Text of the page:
Quantitative RT-PCR for renal galectin-3 (A), galectin-1 (B) and galectin-9 (C) on kidney RNA from animals in Group I (water throughout, NaHCO3 injection), Group II (water throughout, FA injection) and Group III (MCP throughout and FA injection), two and fourteen days after FA administration (n = 4 in Group I, 6–7 at each time-point in Group II and Group III). All galectins were significantly upregulated in FA-treated animals at both time-points, but MCP only diminished galectin-3 levels fourteen days after induction of FA nephropathy. (D) Western blotting for galectin-3 in kidney samples from Groups II and III collected 14 days after induction of FA nephropathy. Following densitometry analysis (n = 6–7 in each group), galectin-3 protein levels were shown to be significantly decreased in FA animals administered MCP. ** indicates p<0.01 between Groups while * indicates p<0.05 between Groups.

MCP administration reduces proliferation in the acute phase of FA nephropathy

All mice treated with FA became unwell and developed acute renal injury within two days, with increases in serum creatinine of 7–8 fold and in BUN of 9–10 fold (Table 1). FA animals drinking normal water lost just under 10% of their body weight and had significantly enlarged kidneys compared to sham controls (Figure 4, Table 1). Histological examination revealed acute kidney damage in all animals administered FA, with flattened proximal and distal tubule epithelia and casts in tubule lumens (Figure 5A–C). There was also increased cell proliferation as evidenced by more frequent mitotic figures and significantly elevated numbers of cells expressing the proliferation marker PCNA when compared to sham controls (Figure 5D–F, Table 2). There were also more apoptotic cells (Table 2). There were virtually no proliferating or apoptotic cells observed in the glomeruli in any of the experimental groups, confirming our prior studies that FA primarily induces tubular damage [16], [17]. We also assessed the expression of the fibrosis-associated genes collagen I and III using quantitative immunohistochemistry: both collagens were significantly upregulated in the kidneys of FA-exposed animals versus sham controls. Unsurprisingly, since there is little macrophage infiltration at this stage of the disease [17], we did not observe any changes in the area of the kidney containing F4/80 positive cells between FA-exposed and sham control animals (Table 2).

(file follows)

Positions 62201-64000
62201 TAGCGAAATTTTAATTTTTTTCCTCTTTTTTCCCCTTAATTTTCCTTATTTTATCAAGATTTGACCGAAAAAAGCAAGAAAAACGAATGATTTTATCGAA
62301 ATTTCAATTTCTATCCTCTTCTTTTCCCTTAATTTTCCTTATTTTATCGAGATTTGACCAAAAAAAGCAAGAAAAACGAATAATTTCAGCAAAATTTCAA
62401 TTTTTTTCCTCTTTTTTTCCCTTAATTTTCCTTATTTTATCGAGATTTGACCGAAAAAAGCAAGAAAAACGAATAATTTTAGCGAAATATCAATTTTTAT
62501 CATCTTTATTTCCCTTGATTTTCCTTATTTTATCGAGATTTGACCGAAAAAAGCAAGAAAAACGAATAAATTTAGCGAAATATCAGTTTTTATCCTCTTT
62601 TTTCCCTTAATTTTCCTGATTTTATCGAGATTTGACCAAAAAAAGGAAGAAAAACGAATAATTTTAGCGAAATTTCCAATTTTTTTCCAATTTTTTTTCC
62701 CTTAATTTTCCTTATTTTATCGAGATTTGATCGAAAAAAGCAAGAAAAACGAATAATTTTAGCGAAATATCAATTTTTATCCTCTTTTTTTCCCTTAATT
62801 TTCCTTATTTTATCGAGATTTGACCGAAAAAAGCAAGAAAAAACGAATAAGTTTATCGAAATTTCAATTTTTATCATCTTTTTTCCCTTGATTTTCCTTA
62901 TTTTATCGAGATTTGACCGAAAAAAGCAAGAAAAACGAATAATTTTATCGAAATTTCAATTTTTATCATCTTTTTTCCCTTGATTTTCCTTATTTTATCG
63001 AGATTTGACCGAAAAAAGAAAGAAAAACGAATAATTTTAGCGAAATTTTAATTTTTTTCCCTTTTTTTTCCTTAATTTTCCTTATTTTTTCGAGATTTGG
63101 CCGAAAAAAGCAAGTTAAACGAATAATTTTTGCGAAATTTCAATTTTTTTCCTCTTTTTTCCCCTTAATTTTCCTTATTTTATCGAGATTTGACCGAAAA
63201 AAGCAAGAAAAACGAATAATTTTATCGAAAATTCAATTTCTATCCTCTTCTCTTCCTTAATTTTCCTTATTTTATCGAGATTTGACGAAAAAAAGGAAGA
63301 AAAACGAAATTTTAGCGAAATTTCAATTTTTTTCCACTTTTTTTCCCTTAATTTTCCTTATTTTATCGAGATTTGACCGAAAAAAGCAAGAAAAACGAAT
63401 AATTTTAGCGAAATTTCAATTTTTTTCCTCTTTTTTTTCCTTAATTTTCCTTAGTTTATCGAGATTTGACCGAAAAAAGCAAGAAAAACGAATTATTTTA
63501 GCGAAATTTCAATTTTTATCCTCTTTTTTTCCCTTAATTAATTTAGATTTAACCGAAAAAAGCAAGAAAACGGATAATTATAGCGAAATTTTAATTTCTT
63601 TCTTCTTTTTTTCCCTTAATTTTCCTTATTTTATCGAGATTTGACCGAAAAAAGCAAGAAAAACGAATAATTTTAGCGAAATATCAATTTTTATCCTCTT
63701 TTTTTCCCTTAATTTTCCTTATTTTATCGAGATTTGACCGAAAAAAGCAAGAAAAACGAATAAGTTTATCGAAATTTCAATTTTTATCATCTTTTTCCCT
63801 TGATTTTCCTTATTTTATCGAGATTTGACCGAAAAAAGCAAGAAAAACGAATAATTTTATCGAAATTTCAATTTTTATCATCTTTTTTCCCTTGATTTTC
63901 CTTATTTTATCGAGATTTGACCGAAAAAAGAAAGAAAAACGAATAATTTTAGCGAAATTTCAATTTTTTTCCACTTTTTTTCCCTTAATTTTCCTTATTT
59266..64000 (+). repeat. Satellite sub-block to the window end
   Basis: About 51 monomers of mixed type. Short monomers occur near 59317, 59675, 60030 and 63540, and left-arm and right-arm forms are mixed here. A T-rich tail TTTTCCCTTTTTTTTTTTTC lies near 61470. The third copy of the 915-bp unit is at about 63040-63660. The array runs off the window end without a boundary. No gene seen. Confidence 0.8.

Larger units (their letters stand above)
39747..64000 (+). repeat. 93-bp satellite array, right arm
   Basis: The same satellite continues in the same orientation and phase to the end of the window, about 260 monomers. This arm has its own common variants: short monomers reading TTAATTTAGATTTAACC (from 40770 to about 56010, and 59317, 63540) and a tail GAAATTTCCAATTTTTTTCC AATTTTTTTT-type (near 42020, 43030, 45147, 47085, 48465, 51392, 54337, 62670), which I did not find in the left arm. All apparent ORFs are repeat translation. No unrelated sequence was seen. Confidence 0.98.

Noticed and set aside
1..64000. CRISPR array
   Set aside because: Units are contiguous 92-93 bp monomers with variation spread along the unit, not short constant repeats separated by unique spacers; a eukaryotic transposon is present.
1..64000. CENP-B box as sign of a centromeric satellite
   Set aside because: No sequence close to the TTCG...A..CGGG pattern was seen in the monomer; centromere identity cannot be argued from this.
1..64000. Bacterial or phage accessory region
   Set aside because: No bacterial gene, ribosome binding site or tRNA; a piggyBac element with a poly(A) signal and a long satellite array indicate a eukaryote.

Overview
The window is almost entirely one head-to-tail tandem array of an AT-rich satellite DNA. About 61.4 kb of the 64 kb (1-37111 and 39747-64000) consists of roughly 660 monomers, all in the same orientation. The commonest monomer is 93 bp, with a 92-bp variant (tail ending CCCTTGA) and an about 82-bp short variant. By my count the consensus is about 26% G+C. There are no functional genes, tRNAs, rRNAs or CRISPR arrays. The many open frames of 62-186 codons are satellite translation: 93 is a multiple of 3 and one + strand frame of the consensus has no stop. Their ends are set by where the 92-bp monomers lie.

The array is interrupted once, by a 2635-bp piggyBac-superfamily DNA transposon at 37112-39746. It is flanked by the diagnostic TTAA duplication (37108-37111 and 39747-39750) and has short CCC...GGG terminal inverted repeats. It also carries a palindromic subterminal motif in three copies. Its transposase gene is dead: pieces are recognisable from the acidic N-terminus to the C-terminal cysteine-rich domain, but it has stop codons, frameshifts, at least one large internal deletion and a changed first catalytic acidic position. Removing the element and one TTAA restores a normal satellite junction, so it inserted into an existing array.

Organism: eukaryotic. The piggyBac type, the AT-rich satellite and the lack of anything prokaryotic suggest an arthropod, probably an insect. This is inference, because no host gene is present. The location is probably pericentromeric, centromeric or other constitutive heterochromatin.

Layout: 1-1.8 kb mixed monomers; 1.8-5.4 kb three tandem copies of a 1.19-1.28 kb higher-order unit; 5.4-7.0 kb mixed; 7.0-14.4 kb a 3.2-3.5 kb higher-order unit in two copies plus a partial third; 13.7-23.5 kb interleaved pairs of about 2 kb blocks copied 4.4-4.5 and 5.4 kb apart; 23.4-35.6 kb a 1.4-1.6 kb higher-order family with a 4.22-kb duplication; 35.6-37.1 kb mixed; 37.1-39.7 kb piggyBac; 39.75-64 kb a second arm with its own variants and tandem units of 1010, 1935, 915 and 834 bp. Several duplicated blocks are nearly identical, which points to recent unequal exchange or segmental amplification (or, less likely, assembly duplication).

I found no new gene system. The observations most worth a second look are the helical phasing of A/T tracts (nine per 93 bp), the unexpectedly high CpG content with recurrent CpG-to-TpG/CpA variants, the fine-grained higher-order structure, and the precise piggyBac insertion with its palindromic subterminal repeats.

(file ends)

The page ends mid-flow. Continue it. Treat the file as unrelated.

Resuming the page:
Figure 4. Assessment of kidney and body weights.

Body (A), kidney (B) and kidney/body weights (C) were assessed in Group I (normal water throughout, injected with vehicle NaHCO3 as sham control), Group II (normal water throughout, injected with FA) and Group III (normal water supplemented with 1% MCP for 7 days prior to injection with FA, and continued thereafter). Two days after FA, animals drinking normal water had elevated kidney weights, increased kidney/body weights and decreased body weights compared to sham controls. MCP administration prevented the loss in body weight at this time-point with levels similar to sham controls. Kidney weights and kidney/body weights in MCP FA-exposed animals two days after FA exposure remained higher than sham controls but were significantly reduced compared to FA animals drinking normal water. By Day 14 of the protocol, the initial swelling in FA-exposed kidneys subsided, with kidney, body and kidney/body weight ratios returning to those observed in sham controls; administration of MCP did not alter kidney/body weight ratios at this time-point. ** indicates p<0.01 between Groups while * indicates p<0.05 between Groups.

Figure 5. Kidney histology two days after FA exposure.